It is an amazing lineup. If you combine all of that experience and knowledge, then wow. And so I think part of it is being part of this kind of award celebration of great practice in our industry, and it’s kind of taken on a momentum of its own over the years. Of course, there’s an opportunity to see what others are doing, which you touched on, and really understand what’s the kind of cutting edge of practice. And it’s always fascinating to me to read the judges’ comments in the background as they’re doing their scoring and they reflect on which are the winning entries, what are the practices that really stand out, the features that have wowed them. And then, of course, in that judging call where we all get them together for a couple of hours, the conversations are fascinating, and there’s a real moment of stepping back and reflecting on what’s happening in the industry, some of the challenges that are causing sort of barriers to progress and the ways that organizations are streaming forwards. But, I mean, you’ve now been on the judging panel for just over a year. I think I’m right, so and anything you’d add, perhaps, to what I’ve said?
[00:27:41.750] – Nancy Goebel
Well, I can tell you personally two things come to mind. One is. I fancy myself a student of the craft meaning. I always try to stay in learning mode to understand what’s happening in our industry. Because I think that helps ensure that as we work with member organizations day to day, that we can hone in on the things that are most important, whether it’s what looks like or the challenges that you described. But I will also share that I took a lot away from the last awards program that helped inform the predictions for the digital workplace. So that’s another layer that’s a little bit unique relative to the other judges. Sarah, I think we probably need to get into process a little bit. So for anyone who’s interested in applying for any of the awards and all, what does the process look like? And are there some key dates that we should have people put in their diaries?
[00:28:54.120] – Sarah Escott
Yes, so it’s quite a simple process. I think one of the things that we’ve failed to mention so far is that these awards are free to enter. I’m often asked that question, how much does it cost? It doesn’t cost anything apart from time, and I think that’s a great thing. The awards platform is the link is available on our website and it’s available on all our socials, and it will be shared with the show notes from this podcast. You can register on the platform. You can return as many times as you like to complete your entry. I would advise that people read the questions and make sure they answer the questions as fully as possible. The dates to remember would be that the deadline is midnight, British Summertime on May the 12th, 2023. We will then announce the shortlist in July. And the awards ceremony, which is an online event, is on September the fifth. So a little bit of break there for the summer to make sure that everyone’s back and ready and also to generate a bit of more excitement. So those are the key things to remember, really.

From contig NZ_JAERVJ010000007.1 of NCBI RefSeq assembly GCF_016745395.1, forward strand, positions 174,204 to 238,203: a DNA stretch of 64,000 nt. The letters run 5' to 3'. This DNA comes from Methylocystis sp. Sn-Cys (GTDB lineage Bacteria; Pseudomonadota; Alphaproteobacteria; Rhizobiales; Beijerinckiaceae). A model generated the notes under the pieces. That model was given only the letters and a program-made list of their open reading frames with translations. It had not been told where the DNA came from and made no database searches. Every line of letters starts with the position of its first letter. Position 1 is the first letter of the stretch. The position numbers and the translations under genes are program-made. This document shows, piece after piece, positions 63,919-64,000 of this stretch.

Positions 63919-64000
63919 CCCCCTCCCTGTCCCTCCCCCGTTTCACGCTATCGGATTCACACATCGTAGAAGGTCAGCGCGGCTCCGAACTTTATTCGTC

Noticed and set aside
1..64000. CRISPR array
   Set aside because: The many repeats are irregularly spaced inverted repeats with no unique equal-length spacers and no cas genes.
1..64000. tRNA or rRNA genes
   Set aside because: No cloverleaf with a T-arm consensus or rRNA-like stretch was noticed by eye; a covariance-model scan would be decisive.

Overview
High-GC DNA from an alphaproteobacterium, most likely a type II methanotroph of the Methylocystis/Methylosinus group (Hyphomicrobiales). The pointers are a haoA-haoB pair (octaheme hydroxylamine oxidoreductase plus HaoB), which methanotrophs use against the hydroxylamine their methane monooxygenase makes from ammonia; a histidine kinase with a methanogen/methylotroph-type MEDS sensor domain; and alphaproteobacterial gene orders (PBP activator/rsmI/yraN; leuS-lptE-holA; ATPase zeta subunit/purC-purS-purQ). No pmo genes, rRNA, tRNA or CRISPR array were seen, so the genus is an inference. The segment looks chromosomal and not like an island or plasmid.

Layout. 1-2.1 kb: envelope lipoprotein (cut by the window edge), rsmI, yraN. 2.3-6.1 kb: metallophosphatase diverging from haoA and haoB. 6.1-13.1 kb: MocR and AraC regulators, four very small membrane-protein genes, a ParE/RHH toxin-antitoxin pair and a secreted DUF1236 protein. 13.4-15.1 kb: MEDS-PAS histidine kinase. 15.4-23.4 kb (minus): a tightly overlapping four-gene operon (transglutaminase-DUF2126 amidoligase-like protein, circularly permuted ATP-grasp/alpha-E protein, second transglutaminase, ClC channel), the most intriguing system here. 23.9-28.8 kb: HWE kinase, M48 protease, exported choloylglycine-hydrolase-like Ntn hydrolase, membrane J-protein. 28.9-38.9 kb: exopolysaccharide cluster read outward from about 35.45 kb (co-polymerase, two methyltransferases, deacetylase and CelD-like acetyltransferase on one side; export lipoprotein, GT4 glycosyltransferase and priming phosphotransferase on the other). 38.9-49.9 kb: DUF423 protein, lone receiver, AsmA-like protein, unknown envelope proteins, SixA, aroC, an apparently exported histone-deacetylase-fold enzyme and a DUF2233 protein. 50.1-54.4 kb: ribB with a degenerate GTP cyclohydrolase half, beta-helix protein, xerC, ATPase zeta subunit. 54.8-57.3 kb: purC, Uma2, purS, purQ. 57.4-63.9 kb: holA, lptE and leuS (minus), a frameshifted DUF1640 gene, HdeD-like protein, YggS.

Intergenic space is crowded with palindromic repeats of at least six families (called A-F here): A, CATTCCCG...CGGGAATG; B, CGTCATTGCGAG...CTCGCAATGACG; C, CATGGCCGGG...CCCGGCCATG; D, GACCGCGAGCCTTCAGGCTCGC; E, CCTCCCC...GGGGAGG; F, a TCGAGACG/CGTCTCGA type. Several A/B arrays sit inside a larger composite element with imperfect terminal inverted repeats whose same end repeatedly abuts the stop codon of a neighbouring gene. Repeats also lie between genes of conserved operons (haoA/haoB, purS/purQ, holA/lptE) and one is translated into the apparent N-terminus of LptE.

[00:30:12.950] – Nancy Goebel
Fantastic. And Sarah, can you share with us what you think DWG hopes to achieve through the awards program? Generally speaking, yes.
[00:30:24.710] – Sarah Escott
I would say that for the people who enter and the people who win, it’s a great way to celebrate the achievements of the organization or the individuals or the team. It’s not often that we get to celebrate these sorts of things. So that, I think, is really key. And then on sort of DWG’s behalf, we really do like to share what people have been doing in the world of digital workplace or intranets for the benefit of the greater good, for other teams to be able to see how excellent digital workplaces or intranets or teams for that matter, operate, and to learn from that. And we run events throughout the year with all of our various member events that we share. And the awards event where we do share live, some of these winning organizations is an open event, so it’s a great way to share and learn.
[00:31:23.690] – Nancy Goebel
Fantastic. Elizabeth, anything to add?
[00:31:26.890] – Elizabeth Marsh
Well, very much on a theme, really, that I guess I’ll come with my DWG research program hat on, and just as you mentioned, Nancy, that you learned a lot through the judging process that informed the predictions, I’ve really seen how the whole awards process helps to inform our research program. I mentioned impact and metrics, and that’s fed into this year’s research program. The area of engaging users throughout the lifecycle has also fed in as something that we’re going to provide our members with really detailed insights and guidance, and then also a paper around the sustainability aspects as well, which we’ve seen come through in some of the more advanced award entrants. So it’s very stimulating, I think, in terms of the themes and trends.